If you have been around the Sim Racing world for a while, you have no doubt heard of the term “Tire Model”. The Tire Model is essentially the system that a Sim Racing title’s developer will employ to simulate tire dynamics, such as flex, torsion, grip, and also tires going flat or blowing out.
Many Sim developers will invest countless hours, trying to ensure that their tire model is the most realistic, due to the fact that tires and wear is a major factor in the real world. They tend to be one of the more publicized elements of Sim Racing titles, because of the sheer importance. However, it’s a tricky situation to get a tire model right, and sometimes there are portions of a tire model that falls through the cracks.
For instance, Assetto Corsa’s tire model has progressed through more than ten different iterations, however, a few issues have come to light in regards to tire wear and blowouts, which seem to cause some issues in regards to the way racing is handled overall in the sim.
In one of my recent live streams, I showcased IndyCar content that was released by VRC Modding Team. I had it set to a 51 lap race around the mod’s version of Texas Motor Speedway, set with authentic fuel and tire wear. I noticed that as I was running the event, my right side tires were going to run of rubber approximately ten laps before the end of the race (as seen at the 1:25:00 mark in my live stream). I had never had a tire blow out on me during a race, so I decided to run out the tires, to see what would happen. However, the tires never went flat, never blew out. I didn’t really even lose too much time due to tire falloff! I was left rather confused, and rather disappointed.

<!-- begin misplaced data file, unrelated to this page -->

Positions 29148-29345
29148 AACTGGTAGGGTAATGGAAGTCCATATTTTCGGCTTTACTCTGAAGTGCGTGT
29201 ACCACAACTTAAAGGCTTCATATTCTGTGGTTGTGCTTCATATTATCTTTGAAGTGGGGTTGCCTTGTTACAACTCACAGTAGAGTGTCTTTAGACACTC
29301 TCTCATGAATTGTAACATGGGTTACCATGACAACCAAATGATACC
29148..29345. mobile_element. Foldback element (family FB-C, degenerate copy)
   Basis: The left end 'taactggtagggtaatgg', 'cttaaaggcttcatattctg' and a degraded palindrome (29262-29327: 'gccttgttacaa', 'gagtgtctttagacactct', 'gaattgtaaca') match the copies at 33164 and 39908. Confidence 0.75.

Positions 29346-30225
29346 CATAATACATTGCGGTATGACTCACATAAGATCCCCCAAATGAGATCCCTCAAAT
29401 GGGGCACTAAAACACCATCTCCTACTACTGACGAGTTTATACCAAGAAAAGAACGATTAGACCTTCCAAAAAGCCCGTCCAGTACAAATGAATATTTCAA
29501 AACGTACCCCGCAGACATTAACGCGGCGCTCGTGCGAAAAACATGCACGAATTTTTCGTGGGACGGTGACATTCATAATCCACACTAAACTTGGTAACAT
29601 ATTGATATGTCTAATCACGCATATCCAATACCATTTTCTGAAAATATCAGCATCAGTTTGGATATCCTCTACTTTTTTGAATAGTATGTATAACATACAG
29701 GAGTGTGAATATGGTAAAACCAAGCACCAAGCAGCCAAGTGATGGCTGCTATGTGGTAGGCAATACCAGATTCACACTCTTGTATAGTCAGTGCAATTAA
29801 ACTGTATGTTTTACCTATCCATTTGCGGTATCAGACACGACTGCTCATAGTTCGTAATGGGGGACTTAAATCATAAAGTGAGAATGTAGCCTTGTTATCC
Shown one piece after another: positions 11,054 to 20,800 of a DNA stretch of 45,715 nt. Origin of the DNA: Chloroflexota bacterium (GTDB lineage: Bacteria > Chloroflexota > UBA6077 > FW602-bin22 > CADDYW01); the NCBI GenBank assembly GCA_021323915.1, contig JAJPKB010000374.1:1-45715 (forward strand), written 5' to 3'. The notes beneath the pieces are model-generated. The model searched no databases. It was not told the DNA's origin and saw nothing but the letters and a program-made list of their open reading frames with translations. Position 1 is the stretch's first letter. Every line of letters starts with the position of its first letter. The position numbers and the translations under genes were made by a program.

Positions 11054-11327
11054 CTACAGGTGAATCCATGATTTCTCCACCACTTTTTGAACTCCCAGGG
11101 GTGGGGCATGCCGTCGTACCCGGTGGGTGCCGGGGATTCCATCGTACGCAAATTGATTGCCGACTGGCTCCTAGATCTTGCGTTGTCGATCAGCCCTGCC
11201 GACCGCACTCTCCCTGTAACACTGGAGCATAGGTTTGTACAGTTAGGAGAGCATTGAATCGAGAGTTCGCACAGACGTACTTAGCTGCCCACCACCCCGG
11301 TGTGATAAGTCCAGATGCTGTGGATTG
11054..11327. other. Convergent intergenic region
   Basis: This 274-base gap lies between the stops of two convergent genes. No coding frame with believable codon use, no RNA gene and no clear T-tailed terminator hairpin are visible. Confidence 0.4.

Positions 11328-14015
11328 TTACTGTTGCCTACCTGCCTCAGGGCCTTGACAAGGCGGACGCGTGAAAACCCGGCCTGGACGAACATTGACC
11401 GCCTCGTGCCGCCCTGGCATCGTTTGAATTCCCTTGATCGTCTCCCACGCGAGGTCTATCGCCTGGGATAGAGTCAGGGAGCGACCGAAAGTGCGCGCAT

After the Live Stream, I decided to run another experiment. I set up the Dallara DW12 Formula NA 2012 to run around the oval circuit again, and decided to see what would happen if I attempted a full fuel run. I knew the tires were supposed to last approximately 35-40 laps, and the tank in the car would last a little shy of 75 laps. So, it was easy to say that, in theory, the tires should go flat long before the car would actually run out of fuel!
Well, in theory is one thing. In practice is another entirely! While the Assetto Corsa tire app showed that our right side tires “ran out” around lap 40, we were able to go over THIRTY more laps on the “out of grip” tires, with minimal loss in speed. Something was up…
Upon uploading the video evidence to Youtube, there was quite a mixed reception to the news. There seemed to be three main trains of thought regarding the video:
A. Some stated that the evidence was “inaccurate”, accusing the IndyCar mod to be of poor quality.
B. A few comments stated that they were able to “Easily” blow their tires, and this was a “useless experiment”.
C. Some people were genuinely surprised by this discovery.
When I was reading these comments from the community, I noticed an interesting trend, primarily with point “B” on my list. The people who stated that they have encountered tire blowouts stated that they only encountered that when either performing burnouts or drifting. This allowed me to concoct another theory in my head.